At Passaic Preparatory Academy, nearly every window in front is draped with a Pride banner.
"I actually like it a lot cause I think that the community is supporting more of these kids," Passaic resident Wara Laura said.
The display is the least that students and their supporters could do to the school in celebration of Pride month.
It's a change from last year when a Pride flag was flown on one of the poles. The district changed a policy that meant the Pride flag could not be raised again.
The Board of Education adopted Policy 1316, which set new rules that only the American flag and the state or school flags can be flown at schools.
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The board said that it was not adopted to limit any particular flag.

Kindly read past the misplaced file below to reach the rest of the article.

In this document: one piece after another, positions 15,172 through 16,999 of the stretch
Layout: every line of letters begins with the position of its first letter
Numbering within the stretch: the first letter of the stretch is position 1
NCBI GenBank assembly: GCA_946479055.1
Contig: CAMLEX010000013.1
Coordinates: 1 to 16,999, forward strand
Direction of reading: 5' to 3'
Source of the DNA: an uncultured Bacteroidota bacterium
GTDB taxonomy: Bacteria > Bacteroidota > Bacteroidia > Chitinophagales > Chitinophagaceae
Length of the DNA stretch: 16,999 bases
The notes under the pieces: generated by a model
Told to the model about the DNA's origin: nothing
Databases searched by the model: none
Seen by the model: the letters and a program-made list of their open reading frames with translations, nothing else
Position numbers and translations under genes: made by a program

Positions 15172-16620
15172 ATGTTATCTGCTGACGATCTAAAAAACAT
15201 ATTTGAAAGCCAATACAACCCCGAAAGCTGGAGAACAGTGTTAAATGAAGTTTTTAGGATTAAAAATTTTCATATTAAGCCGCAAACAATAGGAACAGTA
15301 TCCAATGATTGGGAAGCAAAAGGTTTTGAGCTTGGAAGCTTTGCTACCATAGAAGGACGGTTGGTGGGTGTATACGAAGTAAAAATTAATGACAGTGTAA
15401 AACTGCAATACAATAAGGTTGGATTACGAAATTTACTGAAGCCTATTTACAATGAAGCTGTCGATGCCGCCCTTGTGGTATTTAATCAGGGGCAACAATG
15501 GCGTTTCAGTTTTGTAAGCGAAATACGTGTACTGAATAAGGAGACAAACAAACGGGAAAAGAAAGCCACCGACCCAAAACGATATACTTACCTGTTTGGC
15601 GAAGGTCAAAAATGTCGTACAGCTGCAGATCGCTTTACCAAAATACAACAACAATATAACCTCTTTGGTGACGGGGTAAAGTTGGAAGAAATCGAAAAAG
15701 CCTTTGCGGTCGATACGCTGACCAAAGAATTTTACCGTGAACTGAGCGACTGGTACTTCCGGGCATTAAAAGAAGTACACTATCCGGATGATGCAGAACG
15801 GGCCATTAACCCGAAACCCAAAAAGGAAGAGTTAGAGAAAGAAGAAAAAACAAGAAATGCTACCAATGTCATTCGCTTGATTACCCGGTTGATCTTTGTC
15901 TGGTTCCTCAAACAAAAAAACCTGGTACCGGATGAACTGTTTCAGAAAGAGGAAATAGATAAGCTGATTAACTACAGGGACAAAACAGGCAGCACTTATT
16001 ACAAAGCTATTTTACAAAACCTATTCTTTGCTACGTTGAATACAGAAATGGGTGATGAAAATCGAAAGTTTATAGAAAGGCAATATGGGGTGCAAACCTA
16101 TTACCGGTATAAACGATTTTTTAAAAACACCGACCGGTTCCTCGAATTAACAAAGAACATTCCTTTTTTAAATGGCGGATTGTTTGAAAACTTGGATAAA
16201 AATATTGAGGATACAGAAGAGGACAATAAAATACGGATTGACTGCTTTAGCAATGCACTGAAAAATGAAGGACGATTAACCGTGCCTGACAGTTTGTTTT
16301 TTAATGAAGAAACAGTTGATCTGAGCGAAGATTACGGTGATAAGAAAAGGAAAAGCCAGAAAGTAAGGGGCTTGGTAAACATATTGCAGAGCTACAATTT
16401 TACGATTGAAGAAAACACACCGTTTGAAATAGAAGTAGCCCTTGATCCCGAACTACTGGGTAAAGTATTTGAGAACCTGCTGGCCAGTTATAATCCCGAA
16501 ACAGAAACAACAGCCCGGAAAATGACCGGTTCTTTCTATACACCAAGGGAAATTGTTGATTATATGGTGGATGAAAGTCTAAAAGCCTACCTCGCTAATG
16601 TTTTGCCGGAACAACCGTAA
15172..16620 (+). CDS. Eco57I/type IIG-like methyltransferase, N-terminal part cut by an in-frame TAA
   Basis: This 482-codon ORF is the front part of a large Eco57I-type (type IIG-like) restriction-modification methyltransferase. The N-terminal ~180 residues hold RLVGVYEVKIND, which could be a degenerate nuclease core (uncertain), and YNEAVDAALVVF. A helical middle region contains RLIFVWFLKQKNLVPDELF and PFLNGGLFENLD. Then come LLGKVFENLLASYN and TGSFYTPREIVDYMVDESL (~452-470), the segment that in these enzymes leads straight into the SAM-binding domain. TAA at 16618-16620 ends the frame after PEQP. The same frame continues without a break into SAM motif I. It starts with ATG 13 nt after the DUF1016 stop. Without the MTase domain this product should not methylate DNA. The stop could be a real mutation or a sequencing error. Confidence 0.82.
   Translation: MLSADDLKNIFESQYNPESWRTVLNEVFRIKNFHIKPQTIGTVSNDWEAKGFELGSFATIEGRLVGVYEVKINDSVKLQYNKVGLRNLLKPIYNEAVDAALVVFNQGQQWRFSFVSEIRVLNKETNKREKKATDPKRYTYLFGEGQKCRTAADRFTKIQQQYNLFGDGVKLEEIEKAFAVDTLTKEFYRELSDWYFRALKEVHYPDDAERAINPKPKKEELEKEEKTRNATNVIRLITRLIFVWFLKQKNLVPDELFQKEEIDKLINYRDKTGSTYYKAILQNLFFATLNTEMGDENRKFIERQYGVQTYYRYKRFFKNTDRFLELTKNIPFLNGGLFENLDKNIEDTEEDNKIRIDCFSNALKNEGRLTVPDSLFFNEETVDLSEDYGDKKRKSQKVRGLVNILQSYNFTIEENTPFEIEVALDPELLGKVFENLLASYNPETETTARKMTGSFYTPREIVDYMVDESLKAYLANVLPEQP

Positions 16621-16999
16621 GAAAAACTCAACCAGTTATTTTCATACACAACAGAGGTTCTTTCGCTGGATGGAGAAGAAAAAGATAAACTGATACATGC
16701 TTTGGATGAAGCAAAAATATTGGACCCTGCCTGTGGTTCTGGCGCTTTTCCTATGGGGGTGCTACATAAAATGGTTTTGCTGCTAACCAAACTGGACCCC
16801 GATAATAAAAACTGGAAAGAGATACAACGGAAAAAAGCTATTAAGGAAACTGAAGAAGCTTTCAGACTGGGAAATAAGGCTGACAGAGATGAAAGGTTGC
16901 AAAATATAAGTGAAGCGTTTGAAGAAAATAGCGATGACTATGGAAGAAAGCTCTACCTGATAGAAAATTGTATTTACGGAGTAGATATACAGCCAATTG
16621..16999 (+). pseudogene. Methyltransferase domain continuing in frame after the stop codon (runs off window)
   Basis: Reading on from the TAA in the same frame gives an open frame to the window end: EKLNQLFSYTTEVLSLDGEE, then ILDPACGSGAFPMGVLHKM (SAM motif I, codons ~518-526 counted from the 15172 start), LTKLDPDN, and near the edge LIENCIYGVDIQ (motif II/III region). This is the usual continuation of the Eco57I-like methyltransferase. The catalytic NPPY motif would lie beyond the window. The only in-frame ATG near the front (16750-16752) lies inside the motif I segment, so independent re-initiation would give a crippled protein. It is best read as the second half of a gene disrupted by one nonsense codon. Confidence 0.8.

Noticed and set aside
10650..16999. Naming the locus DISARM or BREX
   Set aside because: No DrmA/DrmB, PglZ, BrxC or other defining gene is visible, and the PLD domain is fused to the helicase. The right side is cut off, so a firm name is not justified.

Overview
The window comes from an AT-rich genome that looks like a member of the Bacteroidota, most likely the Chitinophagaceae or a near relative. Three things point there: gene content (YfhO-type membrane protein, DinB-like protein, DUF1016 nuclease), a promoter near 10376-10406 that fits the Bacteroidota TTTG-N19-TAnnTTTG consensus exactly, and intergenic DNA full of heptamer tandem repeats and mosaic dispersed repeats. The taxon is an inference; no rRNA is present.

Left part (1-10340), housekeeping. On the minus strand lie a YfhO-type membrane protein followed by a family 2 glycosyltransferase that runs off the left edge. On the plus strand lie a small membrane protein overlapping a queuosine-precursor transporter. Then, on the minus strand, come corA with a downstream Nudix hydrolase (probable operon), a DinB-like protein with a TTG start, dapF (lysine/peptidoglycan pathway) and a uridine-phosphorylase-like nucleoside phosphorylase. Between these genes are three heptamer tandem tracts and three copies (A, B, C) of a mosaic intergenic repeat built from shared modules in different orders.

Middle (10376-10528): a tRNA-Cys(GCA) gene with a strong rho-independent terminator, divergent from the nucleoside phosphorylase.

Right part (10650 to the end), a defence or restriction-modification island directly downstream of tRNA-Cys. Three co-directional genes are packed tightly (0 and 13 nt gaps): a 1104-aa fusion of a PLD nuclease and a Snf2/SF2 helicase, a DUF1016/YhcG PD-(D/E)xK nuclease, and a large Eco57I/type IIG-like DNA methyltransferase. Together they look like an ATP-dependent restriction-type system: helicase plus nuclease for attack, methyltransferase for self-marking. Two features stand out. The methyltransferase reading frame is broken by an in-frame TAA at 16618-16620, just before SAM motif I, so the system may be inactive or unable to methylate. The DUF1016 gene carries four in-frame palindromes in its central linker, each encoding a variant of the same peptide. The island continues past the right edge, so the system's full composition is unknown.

The banners are how students responded. One student, who didn't want to be identified, told Eyewitness News reporter Toni Yates why.
"You can't go on tell us how to feel every single day when a lot of us have internal anger towards it," the student said.
Poet Gregory Rodriguez lives in Passaic and has children in the school system. He said he has no issue with the LGBTQ community.
"The problem with being gay, because I've been around for quite some time and I've worked with the gay community -- it's become politicized," Rodriguez said.
But he disagrees with allowing students to decide to hang the banners without a wider discussion.
"The question is, were the teachers informed, was the community informed," he said.
For students like the young lady Eyewitness News spoke to, their push to reverse the Policy 1316 is not over.
Eyewitness News reached out to the Board of Education and school officials but got no response.
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